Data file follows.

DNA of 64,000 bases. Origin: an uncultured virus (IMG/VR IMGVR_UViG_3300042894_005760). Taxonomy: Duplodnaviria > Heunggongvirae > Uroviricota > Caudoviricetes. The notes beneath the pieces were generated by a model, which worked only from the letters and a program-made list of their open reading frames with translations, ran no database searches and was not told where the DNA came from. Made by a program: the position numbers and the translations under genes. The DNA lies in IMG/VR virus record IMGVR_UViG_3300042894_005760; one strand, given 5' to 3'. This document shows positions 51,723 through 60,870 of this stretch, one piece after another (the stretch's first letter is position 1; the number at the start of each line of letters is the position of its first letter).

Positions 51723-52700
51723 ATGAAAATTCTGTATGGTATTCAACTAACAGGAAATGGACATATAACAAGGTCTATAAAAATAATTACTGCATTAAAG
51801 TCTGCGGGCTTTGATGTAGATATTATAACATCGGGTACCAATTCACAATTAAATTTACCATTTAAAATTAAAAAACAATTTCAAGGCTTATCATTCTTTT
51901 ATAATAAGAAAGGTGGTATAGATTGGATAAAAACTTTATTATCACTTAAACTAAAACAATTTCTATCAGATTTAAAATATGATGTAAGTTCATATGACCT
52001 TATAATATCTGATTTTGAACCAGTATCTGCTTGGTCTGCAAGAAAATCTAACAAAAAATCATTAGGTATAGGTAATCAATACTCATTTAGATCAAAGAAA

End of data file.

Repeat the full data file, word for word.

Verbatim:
DNA of 64,000 bases. Origin: an uncultured virus (IMG/VR IMGVR_UViG_3300042894_005760). Taxonomy: Duplodnaviria > Heunggongvirae > Uroviricota > Caudoviricetes. The notes beneath the pieces were generated by a model, which worked only from the letters and a program-made list of their open reading frames with translations, ran no database searches and was not told where the DNA came from. Made by a program: the position numbers and the translations under genes. The DNA lies in IMG/VR virus record IMGVR_UViG_3300042894_005760; one strand, given 5' to 3'. This document shows positions 51,723 through 60,870 of this stretch, one piece after another (the stretch's first letter is position 1; the number at the start of each line of letters is the position of its first letter).

Positions 51723-52700
51723 ATGAAAATTCTGTATGGTATTCAACTAACAGGAAATGGACATATAACAAGGTCTATAAAAATAATTACTGCATTAAAG
51801 TCTGCGGGCTTTGATGTAGATATTATAACATCGGGTACCAATTCACAATTAAATTTACCATTTAAAATTAAAAAACAATTTCAAGGCTTATCATTCTTTT
51901 ATAATAAGAAAGGTGGTATAGATTGGATAAAAACTTTATTATCACTTAAACTAAAACAATTTCTATCAGATTTAAAATATGATGTAAGTTCATATGACCT
52001 TATAATATCTGATTTTGAACCAGTATCTGCTTGGTCTGCAAGAAAATCTAACAAAAAATCATTAGGTATAGGTAATCAATACTCATTTAGATCAAAGAAA